|Publication number||US6402704 B1|
|Application number||US 09/552,106|
|Publication date||Jun 11, 2002|
|Filing date||Apr 18, 2000|
|Priority date||Apr 18, 2000|
|Publication number||09552106, 552106, US 6402704 B1, US 6402704B1, US-B1-6402704, US6402704 B1, US6402704B1|
|Inventors||Gerald J. McMorrow|
|Original Assignee||Sonexxus Incorporated|
|Export Citation||BiBTeX, EndNote, RefMan|
|Patent Citations (5), Referenced by (54), Classifications (5), Legal Events (4)|
|External Links: USPTO, USPTO Assignment, Espacenet|
This invention relates generally to the determination of blood clotting time, and more specifically concerns an apparatus for conveniently and reliably monitoring blood clotting time, suitable for home use, wherein the blood clotting time is used to monitor dosage levels of anticoagulant medication.
It has been estimated that over two million people in the United States are taking anti-coagulant medication, which is used to prevent either a possible first or a repeat stroke incident. The medication dose for a particular individual is selected to produce a prothrombin time (PT), i.e. clotting time, which is high enough to prevent a stroke, but not so high as to substantially prevent clotting, with the accompanying risk of hemorrhage. Dosages to accomplish these objectives vary significantly from patient to patient and even from time to time in the same patient due to dietary and other factors.
Besides the difficulty of maintaining a regular, accurate monitoring of prothrombin times to appropriately balance the blood clotting and hemorrhage risks, it has been established that incorrect levels of medication have significant undesirable side effects in most patients, including various skin effects, diarrhea, fever and nausea. Current medical practice typically prescribes a dose which is significantly below the actual indicated medical level to prevent stroke to avoid the other risks. Regular monitoring, i.e. on a daily basis, however, would likely permit a more appropriate dosage of medication to safeguard against stroke while still avoiding the hemorrhage risk, taking into account effects of diet, etc.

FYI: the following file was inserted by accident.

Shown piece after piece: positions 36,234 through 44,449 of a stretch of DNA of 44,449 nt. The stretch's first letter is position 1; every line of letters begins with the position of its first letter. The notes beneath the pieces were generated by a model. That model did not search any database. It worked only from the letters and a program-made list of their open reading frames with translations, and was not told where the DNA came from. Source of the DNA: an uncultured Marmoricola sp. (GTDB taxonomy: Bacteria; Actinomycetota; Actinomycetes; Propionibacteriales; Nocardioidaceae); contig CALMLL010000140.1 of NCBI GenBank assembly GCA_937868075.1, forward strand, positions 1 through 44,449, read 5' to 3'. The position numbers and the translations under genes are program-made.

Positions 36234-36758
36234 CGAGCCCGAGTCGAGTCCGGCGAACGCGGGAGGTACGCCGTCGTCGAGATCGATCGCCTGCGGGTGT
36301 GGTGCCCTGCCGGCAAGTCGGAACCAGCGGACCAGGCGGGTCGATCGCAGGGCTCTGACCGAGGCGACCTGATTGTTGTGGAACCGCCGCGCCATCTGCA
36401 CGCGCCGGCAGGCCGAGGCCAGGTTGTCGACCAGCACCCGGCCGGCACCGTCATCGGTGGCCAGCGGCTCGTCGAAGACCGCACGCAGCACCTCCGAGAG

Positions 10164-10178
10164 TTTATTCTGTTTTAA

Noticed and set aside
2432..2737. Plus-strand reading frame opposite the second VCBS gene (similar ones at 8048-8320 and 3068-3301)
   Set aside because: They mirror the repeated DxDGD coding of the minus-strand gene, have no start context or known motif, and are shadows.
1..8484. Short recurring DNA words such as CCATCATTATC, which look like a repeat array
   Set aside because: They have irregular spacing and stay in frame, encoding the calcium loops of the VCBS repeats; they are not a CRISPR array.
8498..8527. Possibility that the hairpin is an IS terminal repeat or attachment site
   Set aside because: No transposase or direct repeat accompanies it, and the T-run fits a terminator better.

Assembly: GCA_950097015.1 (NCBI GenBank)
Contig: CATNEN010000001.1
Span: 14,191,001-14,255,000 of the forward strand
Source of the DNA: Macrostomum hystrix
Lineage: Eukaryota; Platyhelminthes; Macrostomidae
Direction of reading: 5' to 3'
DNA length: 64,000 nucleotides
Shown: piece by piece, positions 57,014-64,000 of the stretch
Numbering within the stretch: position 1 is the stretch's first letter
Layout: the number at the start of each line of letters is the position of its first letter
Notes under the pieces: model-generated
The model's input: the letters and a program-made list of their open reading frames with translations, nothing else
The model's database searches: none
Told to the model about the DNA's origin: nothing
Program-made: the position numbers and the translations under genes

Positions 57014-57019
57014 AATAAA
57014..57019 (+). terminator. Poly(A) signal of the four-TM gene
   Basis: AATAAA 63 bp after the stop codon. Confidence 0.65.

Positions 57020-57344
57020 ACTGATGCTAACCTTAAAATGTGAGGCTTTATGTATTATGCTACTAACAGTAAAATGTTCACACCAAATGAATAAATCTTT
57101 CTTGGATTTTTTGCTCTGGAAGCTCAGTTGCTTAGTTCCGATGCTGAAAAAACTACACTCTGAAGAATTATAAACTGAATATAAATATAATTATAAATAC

However, regular monitoring has not up to this point been practical due to the cost and inconvenience of repeated visits to a facility where blood is drawn followed by laboratory-testing. Current home-based devices are quite expensive and inconvenient to use on a regular basis, particularly by more elderly patients. One reason for this is the relatively large amount of blood which is required for a prothrombin time analysis by such devices.
Hence, an apparatus suitable for home use which is economical and accurate in establishing prothrombin time, yet requires relatively little blood for each test, would be highly desirable.